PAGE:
Friday, 15 June 2007

Watching Paint Dry

Nedko Solakov is one of the most important Bulgarian artists working today. A particular goal of Solakov’s work is to play with the viewer's expectations.

The Norwich Art Gallery hosted an installation of Solakovs work entitled 'A Life (Black and White)'. "This is the first solo exhibition by the renowned Bulgarian artist" (Steve Bell, Guardian Guide). The work consisted of two workers constantly repainting the walls of the exhibition space, one in black and one in white. The painters got a ten minute fag, beer or boredom break every half hour and a half hour lunch break. At any time it was strictly stated that the gallery must be half white and half black with one worker perpetually erasing the others labour.

Eternal repetition is present in the circular process of the accumulation of layers. The endless movement could be associated with the flow of existence and arouses diverse associations in the mind of the viewer. A plain, unattractive, staged exhibition space is presented instead of an aesthetically pleasing one, forcing the viewer to abandon areas of comfort and search for new meanings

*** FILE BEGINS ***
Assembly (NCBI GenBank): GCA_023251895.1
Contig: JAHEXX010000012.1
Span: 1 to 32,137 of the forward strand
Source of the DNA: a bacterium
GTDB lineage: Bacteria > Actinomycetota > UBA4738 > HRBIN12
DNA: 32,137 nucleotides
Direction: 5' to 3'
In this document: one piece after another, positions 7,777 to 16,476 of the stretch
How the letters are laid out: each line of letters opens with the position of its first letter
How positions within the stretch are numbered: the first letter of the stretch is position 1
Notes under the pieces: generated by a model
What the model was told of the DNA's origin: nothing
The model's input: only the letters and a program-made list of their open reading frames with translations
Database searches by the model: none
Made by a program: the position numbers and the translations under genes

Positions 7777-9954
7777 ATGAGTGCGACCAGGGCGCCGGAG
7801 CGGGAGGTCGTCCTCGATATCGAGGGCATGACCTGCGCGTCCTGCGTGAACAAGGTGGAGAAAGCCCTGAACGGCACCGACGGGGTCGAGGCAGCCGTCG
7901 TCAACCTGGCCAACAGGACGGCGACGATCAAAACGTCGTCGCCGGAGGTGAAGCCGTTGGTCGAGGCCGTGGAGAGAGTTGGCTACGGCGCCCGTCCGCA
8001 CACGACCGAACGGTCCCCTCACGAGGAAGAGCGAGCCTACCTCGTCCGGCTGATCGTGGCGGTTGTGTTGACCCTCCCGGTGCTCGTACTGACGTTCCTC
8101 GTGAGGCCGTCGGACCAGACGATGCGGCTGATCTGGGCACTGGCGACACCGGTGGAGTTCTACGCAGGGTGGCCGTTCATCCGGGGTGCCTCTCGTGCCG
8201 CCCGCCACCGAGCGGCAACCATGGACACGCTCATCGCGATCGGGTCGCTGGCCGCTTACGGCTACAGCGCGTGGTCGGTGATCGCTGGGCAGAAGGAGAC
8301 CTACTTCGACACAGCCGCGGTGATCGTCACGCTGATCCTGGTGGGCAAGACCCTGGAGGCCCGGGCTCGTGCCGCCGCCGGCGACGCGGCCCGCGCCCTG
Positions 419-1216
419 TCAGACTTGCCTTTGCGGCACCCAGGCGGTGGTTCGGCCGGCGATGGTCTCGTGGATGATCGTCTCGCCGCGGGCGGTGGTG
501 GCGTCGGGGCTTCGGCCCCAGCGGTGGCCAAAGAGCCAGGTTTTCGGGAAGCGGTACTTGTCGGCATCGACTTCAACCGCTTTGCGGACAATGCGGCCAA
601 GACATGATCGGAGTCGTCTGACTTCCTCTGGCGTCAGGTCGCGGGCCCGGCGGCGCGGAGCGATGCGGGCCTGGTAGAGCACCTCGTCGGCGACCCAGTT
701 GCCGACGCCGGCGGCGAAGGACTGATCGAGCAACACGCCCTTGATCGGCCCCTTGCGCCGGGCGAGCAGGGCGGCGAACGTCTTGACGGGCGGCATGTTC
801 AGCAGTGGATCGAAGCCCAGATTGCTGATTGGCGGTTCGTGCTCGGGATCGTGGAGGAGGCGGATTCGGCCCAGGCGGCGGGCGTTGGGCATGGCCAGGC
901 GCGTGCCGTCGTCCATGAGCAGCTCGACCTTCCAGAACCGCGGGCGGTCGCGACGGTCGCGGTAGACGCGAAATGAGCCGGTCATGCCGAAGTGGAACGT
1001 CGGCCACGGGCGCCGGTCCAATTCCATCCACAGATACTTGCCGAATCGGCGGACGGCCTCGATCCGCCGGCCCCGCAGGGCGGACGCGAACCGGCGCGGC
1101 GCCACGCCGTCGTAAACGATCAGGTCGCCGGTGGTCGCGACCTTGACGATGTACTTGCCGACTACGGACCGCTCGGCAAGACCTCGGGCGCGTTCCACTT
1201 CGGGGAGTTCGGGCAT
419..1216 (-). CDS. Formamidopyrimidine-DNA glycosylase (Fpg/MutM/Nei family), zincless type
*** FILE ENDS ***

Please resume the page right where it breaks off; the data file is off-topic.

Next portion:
Solakov does not paint the walls himself instead he leaves very clear instructions which are conducted as precisely and meticulously as possible. Solakov documents the piece by retaining both sets of overalls and signs used by the workers. This is the only record of the performance.

The work was first presented at the 2001 Venice Biennial, a major contemporary art exhibition that takes place once every two years in Venice. For the full five months, day after day the worker repainted the walls.

In a review of the Venice Biennial Fred Hammerquist wrote that "viewers were clearly confused by what appeared to be an installation in progress, but for those who took the time to read the explanatory wall text, this piece was a biting commentary ... Solakov's instructions do not result in a finished aesthetic product, but rather references the futility of both art and humankind."

Is this art or are we just watching paint dry?

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